They are inserted into the lungs using a bronchoscope and placed in areas with diseased lung tissue where they immediately resume their looped form. The coils grab lung tissue and pull it inwards to reduce the lung volume in these sections to allow other sections with healthy lung tissue to inflate more normally. It has been shown that a minimum of 10 coils are needed in order for there to be significant clinical benefits but 12 per lung is the current practice.
Coil treatment has shown to provide significant improvements in the 6 min walking distance test and forced expiratory volume and also less dependence on supplemental oxygen. These results are from 3 months post coil insertion and the trial is still continuing for another 9 months to see if the good results continue long-term. If the results continue to show an improvement in lung function and breathing ability long-term then the coil treatment will be an effective new treatment for COPD patients and other patients with diseases where damaged lung sections cause difficulty in breathing. It is far less drastic and invasive than lung reduction surgery and results show that it is more effective.
A recent study has shown that if you suffer from a lung condition such as COPD then you are at a much higher risk to suffer from falls, especially if have other medical conditions, have already taken a tumble or have a long history of smoking.
Past research has already linked COPD to an increased risk of imbalance, muscle weakness, thinning bones and blackouts. COPD alone accounts for 5% deaths globally and falls are also a major public health problem, accounting for more unintended deaths and injuries each year than any other cause (except traffic accidents).
Most falls in the study occurred indoors, often when people were standing and using their upper body at the same time, with loss of balance the most commonly reported cause. It was found that people had more than twice the risk of falling if they suffered from additional medical problems and more than triple if they already had a fall in the previous year. The findings add to growing body of evidence highlighting the increased fall risk faced by COPD patients.
In another study it was also noted that those patients who used supplemental oxygen regularly were at a reduced risk of falls. This is probably due to the fact that oxygen levels are increased in the blood stream due to the use of supplemental oxygen and that the problems such as weakness and imbalance are reduced.
Just one fall especially in the more elderly of patients can result in anything from a bruise to a hip replacement and from an unnecessary trip to the GP or a long-term stay in hospital. Having an injury when you have difficulty breathing only adds to the severity of the injury and the recovery process and could hamper your progress and increase the severity of your condition and lessen your quality of life. COPD patients need to be aware of their increased risk of falling and injuring themselves and take precautions. If you are prescribed oxygen then ensure you use it as regularly as required and as prescribed. There are workouts designed to help improve balance and stability which can help to minimize the risk. Adjust your home and activities to reduce the likelihood of a fall; not using stairs as often, moving objects to lower heights etc.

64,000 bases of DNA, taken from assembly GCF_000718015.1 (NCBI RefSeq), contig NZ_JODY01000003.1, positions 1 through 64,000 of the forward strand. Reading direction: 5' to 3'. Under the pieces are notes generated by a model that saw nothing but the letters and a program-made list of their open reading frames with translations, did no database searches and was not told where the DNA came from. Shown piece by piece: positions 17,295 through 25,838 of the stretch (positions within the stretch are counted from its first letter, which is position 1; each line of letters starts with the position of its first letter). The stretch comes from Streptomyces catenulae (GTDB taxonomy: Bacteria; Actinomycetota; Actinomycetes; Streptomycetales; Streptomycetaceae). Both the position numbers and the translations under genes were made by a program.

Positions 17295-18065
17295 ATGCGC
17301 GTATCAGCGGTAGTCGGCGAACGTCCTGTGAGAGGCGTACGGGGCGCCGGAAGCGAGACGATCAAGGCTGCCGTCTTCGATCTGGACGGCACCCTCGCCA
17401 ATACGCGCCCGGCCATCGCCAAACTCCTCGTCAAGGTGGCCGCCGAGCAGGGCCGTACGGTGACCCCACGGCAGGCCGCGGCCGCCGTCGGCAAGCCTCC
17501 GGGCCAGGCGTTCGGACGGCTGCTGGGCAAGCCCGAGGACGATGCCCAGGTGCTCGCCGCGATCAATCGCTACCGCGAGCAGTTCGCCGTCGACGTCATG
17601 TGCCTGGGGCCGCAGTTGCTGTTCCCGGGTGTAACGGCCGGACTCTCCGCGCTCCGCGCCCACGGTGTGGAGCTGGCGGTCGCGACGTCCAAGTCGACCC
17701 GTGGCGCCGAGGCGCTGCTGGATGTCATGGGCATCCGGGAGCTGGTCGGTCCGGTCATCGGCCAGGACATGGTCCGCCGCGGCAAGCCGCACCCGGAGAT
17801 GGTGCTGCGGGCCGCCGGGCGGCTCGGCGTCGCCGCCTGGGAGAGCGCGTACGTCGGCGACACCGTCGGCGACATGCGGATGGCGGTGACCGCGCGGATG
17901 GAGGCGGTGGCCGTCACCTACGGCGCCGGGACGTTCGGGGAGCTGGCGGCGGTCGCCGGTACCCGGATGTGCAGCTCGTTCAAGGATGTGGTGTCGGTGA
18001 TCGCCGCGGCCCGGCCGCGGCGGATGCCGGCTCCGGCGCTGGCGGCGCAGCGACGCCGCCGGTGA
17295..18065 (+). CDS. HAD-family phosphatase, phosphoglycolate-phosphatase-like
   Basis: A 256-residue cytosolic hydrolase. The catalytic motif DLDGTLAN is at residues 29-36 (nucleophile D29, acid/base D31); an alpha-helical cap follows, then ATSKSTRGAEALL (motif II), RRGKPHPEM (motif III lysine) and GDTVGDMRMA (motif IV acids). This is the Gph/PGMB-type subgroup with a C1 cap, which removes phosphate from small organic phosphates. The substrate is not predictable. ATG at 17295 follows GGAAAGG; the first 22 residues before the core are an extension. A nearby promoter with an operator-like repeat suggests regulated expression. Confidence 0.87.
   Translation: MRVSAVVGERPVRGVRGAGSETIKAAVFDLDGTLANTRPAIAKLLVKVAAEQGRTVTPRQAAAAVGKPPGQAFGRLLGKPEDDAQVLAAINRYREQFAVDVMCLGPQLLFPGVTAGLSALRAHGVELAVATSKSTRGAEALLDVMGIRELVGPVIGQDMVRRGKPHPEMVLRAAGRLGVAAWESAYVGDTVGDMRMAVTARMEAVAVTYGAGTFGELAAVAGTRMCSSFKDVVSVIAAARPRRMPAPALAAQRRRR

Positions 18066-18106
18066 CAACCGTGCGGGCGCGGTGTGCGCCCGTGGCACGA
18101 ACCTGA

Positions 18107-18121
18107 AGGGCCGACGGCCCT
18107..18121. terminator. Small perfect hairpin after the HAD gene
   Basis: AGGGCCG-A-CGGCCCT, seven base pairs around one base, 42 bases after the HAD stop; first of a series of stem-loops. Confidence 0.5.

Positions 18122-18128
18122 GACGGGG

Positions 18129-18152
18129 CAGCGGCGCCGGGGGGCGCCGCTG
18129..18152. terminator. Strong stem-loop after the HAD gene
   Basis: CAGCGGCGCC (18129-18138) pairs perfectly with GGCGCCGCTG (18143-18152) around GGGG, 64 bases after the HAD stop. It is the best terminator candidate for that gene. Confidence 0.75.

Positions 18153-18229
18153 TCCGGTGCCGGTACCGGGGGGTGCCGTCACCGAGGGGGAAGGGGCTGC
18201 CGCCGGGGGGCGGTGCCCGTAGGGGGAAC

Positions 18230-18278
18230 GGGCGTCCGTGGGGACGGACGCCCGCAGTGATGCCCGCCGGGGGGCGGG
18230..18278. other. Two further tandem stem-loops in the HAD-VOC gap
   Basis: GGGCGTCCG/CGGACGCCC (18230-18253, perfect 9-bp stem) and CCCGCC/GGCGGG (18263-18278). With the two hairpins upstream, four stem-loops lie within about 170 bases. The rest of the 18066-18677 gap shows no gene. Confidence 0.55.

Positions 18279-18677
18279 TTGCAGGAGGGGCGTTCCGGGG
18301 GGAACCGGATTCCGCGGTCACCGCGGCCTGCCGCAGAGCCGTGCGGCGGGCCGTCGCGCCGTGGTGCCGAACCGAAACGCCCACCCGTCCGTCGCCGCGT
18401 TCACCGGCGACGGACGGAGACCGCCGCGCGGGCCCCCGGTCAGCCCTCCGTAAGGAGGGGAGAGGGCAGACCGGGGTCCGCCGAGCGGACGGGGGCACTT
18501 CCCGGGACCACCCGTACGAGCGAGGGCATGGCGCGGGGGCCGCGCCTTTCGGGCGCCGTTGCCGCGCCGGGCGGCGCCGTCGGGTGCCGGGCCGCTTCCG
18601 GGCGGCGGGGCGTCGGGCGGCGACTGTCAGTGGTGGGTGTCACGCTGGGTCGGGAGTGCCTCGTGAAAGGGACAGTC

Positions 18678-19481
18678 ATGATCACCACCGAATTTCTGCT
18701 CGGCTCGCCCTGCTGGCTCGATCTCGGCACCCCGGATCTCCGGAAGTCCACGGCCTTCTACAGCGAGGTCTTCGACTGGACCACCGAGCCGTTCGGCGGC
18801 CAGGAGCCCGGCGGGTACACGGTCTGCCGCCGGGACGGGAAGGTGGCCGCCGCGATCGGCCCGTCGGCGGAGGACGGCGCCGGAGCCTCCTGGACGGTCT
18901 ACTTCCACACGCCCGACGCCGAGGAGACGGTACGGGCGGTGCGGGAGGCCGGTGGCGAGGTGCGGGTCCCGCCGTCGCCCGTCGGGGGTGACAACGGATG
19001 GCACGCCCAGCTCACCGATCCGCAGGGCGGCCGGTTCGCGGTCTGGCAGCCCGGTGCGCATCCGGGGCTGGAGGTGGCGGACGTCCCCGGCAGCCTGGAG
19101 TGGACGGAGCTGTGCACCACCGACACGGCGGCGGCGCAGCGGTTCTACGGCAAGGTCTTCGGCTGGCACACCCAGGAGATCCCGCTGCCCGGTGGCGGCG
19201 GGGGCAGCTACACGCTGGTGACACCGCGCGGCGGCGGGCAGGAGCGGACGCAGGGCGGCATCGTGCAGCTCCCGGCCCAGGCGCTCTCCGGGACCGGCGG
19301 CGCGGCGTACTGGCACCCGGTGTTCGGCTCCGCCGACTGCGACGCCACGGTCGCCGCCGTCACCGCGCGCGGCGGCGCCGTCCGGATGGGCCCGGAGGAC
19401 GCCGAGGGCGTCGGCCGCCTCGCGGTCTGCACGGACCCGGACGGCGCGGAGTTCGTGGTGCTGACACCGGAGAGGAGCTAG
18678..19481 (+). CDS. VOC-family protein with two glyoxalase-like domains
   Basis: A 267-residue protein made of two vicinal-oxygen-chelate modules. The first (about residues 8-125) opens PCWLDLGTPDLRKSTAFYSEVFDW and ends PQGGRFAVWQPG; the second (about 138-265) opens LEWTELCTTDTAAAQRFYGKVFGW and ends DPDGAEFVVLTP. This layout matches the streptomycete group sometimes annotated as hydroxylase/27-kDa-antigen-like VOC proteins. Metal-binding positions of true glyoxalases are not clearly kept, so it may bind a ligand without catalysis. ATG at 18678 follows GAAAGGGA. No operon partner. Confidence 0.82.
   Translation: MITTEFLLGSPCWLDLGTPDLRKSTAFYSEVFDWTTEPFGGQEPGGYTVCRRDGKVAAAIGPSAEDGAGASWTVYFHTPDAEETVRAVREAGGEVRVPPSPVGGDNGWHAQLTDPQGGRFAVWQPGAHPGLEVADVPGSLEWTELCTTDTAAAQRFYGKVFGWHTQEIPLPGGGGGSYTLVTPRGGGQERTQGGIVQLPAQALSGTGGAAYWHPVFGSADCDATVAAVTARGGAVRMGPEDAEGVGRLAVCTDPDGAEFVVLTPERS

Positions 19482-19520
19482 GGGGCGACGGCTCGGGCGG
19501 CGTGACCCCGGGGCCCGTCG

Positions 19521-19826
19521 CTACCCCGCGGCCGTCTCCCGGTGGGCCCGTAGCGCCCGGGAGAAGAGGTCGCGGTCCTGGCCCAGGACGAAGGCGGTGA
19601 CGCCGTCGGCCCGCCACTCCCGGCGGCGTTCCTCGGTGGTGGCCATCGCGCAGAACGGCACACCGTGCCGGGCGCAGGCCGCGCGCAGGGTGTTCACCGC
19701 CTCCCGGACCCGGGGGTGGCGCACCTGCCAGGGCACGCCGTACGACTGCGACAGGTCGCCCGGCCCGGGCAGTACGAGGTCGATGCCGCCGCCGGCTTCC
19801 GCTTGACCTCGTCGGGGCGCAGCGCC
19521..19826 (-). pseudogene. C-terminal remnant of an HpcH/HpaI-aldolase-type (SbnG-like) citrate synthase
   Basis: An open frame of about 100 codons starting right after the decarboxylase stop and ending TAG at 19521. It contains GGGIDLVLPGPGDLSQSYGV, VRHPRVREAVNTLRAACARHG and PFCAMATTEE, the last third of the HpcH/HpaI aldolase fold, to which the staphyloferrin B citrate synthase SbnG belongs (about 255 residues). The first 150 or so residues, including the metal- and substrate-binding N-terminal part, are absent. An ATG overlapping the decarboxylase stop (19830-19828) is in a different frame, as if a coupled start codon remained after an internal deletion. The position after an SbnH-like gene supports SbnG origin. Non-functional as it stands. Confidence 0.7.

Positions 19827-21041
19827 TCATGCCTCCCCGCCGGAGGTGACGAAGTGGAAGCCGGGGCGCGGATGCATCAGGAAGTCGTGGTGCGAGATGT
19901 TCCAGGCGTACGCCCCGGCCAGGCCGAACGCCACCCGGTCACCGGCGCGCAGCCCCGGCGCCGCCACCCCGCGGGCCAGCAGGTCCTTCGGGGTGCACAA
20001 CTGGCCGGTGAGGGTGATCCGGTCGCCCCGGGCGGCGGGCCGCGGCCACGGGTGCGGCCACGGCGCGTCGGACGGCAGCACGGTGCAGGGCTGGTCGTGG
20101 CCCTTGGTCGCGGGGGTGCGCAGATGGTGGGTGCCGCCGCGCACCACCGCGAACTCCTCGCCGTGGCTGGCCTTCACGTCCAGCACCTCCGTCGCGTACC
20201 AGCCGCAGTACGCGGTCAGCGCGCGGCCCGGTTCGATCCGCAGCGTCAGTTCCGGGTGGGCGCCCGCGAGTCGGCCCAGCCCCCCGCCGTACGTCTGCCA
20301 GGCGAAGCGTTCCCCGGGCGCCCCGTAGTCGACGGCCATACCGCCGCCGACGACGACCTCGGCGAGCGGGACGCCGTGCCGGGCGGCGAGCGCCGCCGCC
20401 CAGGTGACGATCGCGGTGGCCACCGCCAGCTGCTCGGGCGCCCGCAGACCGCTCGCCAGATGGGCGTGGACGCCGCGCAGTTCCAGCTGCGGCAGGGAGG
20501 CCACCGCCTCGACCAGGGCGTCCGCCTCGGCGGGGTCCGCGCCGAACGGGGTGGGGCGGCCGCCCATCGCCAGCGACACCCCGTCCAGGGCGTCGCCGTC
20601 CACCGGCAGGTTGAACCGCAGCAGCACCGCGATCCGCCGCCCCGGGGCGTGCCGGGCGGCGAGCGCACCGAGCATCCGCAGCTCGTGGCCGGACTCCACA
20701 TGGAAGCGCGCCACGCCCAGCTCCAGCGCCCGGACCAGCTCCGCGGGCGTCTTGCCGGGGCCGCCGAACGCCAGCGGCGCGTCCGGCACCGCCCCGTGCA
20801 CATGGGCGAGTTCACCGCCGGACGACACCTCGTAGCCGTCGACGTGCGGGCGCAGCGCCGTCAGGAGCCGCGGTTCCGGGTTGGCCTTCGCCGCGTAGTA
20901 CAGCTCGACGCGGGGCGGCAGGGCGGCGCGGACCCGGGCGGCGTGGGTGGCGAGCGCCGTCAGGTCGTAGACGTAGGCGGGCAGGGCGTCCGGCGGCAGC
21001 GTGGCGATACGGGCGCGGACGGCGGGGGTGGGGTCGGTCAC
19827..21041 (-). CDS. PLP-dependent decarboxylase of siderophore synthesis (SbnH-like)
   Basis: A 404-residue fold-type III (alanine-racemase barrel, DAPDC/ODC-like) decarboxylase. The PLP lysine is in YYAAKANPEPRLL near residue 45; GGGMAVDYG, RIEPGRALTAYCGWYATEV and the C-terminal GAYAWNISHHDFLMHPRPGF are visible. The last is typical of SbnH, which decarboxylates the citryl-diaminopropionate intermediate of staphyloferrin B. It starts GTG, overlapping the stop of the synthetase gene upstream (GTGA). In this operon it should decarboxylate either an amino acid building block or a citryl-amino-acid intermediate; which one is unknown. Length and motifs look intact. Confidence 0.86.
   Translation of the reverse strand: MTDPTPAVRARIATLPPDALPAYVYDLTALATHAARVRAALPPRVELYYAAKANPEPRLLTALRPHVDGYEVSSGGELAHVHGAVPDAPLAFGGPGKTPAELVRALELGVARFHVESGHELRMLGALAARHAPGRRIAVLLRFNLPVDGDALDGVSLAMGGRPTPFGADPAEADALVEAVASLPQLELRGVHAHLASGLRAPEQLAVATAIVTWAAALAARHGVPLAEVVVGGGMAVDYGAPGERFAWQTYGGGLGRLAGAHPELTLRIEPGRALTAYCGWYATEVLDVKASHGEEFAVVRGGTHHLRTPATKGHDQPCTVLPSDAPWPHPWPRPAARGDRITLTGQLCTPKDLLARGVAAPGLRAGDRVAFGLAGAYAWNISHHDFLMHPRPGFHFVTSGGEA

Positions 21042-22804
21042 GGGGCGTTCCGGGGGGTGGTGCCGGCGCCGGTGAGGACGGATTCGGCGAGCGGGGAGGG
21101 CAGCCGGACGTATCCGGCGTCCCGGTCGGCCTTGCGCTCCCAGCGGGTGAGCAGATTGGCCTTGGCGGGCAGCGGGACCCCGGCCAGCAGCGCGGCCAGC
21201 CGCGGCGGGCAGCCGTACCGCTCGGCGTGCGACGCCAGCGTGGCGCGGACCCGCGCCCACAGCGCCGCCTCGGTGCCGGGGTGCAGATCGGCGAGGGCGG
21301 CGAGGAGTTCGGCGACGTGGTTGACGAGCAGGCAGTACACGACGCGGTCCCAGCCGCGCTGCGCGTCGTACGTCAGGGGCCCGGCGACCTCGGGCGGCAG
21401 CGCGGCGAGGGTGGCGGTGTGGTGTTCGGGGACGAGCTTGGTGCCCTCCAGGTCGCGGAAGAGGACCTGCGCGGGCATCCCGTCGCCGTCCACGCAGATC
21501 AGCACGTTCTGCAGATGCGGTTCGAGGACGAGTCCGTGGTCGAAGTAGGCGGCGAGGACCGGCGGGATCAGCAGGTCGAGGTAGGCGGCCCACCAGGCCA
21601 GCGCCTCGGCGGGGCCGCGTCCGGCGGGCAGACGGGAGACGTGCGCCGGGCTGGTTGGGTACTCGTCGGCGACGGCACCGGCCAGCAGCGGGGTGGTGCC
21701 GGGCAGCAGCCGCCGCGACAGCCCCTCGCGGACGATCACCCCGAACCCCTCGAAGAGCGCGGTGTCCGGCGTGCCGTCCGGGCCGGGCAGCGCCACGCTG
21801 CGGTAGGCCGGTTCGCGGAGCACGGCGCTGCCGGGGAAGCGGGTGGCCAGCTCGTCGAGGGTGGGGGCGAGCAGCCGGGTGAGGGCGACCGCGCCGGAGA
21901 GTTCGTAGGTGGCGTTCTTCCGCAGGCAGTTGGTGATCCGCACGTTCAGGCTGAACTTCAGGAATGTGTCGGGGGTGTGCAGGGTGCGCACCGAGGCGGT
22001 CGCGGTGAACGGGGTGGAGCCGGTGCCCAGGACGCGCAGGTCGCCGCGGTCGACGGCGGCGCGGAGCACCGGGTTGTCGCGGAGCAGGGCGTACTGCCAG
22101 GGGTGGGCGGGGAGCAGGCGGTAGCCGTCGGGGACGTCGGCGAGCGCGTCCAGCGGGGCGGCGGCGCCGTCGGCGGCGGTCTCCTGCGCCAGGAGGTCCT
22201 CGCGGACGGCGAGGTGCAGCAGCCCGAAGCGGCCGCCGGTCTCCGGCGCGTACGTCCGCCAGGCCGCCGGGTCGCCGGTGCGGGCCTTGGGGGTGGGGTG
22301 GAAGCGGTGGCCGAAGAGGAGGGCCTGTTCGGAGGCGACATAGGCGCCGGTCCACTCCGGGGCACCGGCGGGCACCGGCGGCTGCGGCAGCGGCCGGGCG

Bronchitis is one of the diseases that falls under the COPD umbrella. It is where the main airways become inflamed and irritated leading to shortness of breath, mucus build-up and severe coughing. The new treatment being tested on patients with chronic bronchitis targets the thickened airway tissue by freezing it via a technique known as cryotherapy.
The theory behind it is that the cycle of freezing and thawing destroys the damaged tissue in the lungs allowing healthy cells to develop in its place and helps to repair the lungs and improve breathing. This has already been used to successfully treat oesophageal cancer.
A catheter is inserted into the airway and navigated to where the airways are thickened via an MRI scan and then liquid nitrogen at -200C is sprayed onto that section. The section of lung tissue is then allowed to naturally thaw for a few minutes and then the area is repeatedly blasted until the target tissue has been destroyed. The flash-freeze and slow thaw of the tissue has been shown to destroy the targeted cells but does not affect the collagen, which provides the scaffold for healthy tissue to regrow into.
This is currently being trialled in several British Hospitals and appears to be successful. The treatment can be adapted according top the patients needs and the number of treatments will depend upon the severity of their condition and how much tissue needs to be frozen. Hopefully these trials are the start of a journey towards a new successful treatment for COPD.
The medical potential is vast as it could mean that damaged tissue anywhere in the body could be treated by cryotherapy in the same way and allow new tissue growth to come through, thereby allowing aided self-healing of a huge number of conditions.
PAM stands for pulmonary alveolar microlithiasis, which is a rare lung disease. It is where small stones accumulate in the alveolar air sacs in the lungs and therefore makes it increasingly difficult to breathe. The cause has been found to be due to a DNA mutation which results in the loss of a cellular pump which would normally remove excess phosphate from the air sacs. As a result there is a build-up of calcium and phosphate which leads to the formation of microliths or stones. These cause chronic inflammation, lung tissue damage and scarring and respiratory failure and patients require a continuous oxygen supply of a high oxygen concentration in order for patients to be able to get enough oxygen into their bodies to function.